Another way to approach the issue is to look closer to home for your adventures. The area around where you live may seem a bit boring at times, but with a little research, you’re bound to find some kind of cultural or natural attraction that’s close enough to travel to by car. If you keep your mind open, you could discover something in the next county over that’s just as exhilarating as something you’ve experienced halfway across the world.

2.     Eat and drink local
It’s an approach that not only reduces pollution and carbon emissions (from transporting food long distances), but supports local economies as well. It can also mean the difference between having an authentic travel experience and feeling like an uninformed tourist.

3.     Reduce waste at hotels
Have you ever taken a longer shower, left the lights on, or cranked up the air conditioning in a hotel room? It’s all too easy to overindulge on energy and resources, especially when away from home. Staying in a hotel, you get that delightfully anonymous feeling that almost wipes away your accountability to anyone.

Maybe it’s time you opted for eco-friendly lodges where electricity is generated by solar power, waste recycled, water drawn using hydro power, hot water supplied by efficient 'kuni' boilers, cooking done with gas and eco-bricks from sustainable sources etc

Think about it, responsible behavior matters just as much in a hotel as it does any other place and when you’re a guest in a foreign land, respecting the local resources becomes especially important. Just keep that idea in mind, and you will not be likely to use up water and electricity with such recklessness.

4.     Bring home thoughtful gifts
Rather than buying plastic key chains and t-shirts, why not get some more thoughtful souvenirs? Picking out special items at craft fairs, antiques markets, farmer’s markets, and other places that sell locally sourced products can add cultural depth to your trip.

Knowing the back story of how something was made or where it came from, makes it that much more interesting to bring home. Better still, you could learn some of the basics directly from an artisan. By taking a lesson, you would be supporting an independent business owner, and at the same time, getting hands-on insight into the local culture.

Sales from these merchandise are shared between the vendors and some saved in the fund for future community projects

5.     Pack light
Vehicles have to go through more fuel in order to carry heavier loads. By simply bringing less stuff, you can help make your trips on airplanes, public transportation, and cars more energy efficient. As an extra incentive, it will help you cut down on those luggage fees that airlines charge.
If you pack lighter, you will also be more inclined to walk or take public transportation to get around, rather than hailing a taxi every time you have to move your suitcase.

Images courtesy of © Johann du Toit of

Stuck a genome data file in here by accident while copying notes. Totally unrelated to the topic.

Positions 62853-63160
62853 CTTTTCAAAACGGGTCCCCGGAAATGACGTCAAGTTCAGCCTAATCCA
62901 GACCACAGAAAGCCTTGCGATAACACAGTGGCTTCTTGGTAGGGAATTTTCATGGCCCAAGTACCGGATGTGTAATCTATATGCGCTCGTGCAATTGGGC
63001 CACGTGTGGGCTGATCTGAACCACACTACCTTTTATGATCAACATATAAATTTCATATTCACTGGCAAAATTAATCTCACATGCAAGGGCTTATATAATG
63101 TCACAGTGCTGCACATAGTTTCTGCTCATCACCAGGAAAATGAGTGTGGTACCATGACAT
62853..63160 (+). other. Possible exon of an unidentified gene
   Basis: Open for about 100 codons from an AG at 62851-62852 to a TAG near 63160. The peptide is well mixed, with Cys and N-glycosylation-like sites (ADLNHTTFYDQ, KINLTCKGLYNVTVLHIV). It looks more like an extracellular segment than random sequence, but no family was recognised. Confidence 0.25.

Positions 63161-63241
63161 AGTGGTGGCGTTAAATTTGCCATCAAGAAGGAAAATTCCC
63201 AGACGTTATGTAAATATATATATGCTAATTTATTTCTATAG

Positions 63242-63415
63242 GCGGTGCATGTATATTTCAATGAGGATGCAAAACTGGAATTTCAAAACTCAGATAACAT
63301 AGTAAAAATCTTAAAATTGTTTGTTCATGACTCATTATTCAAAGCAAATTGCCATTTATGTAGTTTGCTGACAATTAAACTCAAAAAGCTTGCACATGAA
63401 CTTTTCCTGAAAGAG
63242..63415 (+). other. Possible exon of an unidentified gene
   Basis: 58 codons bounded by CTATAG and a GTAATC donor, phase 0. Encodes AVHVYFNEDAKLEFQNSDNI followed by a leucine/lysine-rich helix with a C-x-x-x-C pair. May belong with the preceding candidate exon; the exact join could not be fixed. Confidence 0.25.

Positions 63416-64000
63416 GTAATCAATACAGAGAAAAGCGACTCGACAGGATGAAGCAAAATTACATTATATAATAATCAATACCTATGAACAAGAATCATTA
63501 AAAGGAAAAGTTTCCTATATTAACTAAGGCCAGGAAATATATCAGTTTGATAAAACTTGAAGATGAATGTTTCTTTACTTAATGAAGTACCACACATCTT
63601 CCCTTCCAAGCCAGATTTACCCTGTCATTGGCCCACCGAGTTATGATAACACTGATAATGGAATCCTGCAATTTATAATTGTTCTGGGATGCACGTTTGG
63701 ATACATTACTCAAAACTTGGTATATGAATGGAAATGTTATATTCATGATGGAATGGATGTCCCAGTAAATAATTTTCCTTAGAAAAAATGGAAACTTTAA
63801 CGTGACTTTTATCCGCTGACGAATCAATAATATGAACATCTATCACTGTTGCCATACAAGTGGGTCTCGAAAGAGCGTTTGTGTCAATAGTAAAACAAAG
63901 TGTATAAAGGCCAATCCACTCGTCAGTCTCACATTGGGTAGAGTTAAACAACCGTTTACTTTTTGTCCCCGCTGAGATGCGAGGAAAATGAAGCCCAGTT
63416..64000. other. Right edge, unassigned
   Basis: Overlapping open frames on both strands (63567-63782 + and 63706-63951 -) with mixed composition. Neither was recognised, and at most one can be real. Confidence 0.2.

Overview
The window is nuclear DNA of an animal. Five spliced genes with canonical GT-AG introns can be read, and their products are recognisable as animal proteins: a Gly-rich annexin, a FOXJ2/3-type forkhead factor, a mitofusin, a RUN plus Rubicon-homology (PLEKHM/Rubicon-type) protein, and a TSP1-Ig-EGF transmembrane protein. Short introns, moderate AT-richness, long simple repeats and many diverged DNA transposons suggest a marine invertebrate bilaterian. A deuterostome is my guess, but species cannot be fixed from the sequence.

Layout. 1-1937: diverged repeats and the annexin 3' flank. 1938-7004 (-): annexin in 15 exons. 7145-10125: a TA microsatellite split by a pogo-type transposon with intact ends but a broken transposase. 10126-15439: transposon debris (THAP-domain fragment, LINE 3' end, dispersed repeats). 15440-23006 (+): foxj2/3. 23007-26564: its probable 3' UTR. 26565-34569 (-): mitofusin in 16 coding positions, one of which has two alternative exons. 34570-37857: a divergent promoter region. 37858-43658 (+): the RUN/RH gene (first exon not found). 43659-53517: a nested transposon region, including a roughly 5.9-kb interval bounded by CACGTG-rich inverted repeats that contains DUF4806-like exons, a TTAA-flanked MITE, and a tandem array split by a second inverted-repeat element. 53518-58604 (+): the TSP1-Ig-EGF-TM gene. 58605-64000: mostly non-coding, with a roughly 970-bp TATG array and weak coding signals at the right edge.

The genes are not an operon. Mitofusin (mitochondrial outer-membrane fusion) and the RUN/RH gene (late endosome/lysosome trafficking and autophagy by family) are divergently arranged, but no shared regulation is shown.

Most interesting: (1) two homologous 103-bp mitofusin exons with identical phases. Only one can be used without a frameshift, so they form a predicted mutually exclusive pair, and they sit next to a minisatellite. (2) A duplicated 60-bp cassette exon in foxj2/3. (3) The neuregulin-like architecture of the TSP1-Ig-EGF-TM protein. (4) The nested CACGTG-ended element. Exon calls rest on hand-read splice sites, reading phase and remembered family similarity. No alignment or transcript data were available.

Monday, February 6, 2012

Rwanda raise costs for gorilla permits

Effective 01st of June 2012, gorilla permit fees, excluding permits already pre-booked until the time of the announcement, will be increased from the present US Dollars 500 per person to US Dollars 750 per person as announced by the Rwanda Development Board.

This increase comes at a time when there is significant growth of the gorilla population as well as an increasing demand for gorilla tourism. We are very committed to sustain our efforts in conservation in order to protect their environment as well as the rich biodiversity that exist in our national parks.”  Mr. John Gara, CEO of the Rwanda Development Board which falls under the Rwanda Tourism and Conservation board said.

The extra charge is being subjected to further strengthen protective measures for the prized Gorillas, fund conservation, research, community outreach projects, all of which depend on income from the tourists who come to visit / track gorillas.

Mr. Gara also stated that Rwanda's gorilla conservation had shown significant success, saying that at present they had ten gorilla families that could accommodate a maximum of eight tourists per day per family a number that indicated a double over the past five years.

The Rwandese move has however sparked an open debate with their tri- "gorilla" nation Uganda and Congo DR, particularly Uganda who only last year had reneged from a uniform approach to the permit fees, subsequently reducing the costs to attract more tourists.

Rwanda whose tourism is on a high zenith compared to all her neighbouring East African countries, has immense tourism attractions such as mountain climbing at Volcanoes National Park, visiting Rwanda’s Genocide Memorial Sites: Kigali Memorial Site; Murambi Memorial Site; Nyanza Kicukiro Memorial Site; and Ntarama Memorial Site, canoeing, kayaking, and wind surfing on Lake Kivu at the edge of Rwanda’s Western Province and many other attractions. 

NB: For gorilla or chimp tracking safaris, refer to our website 
 or email us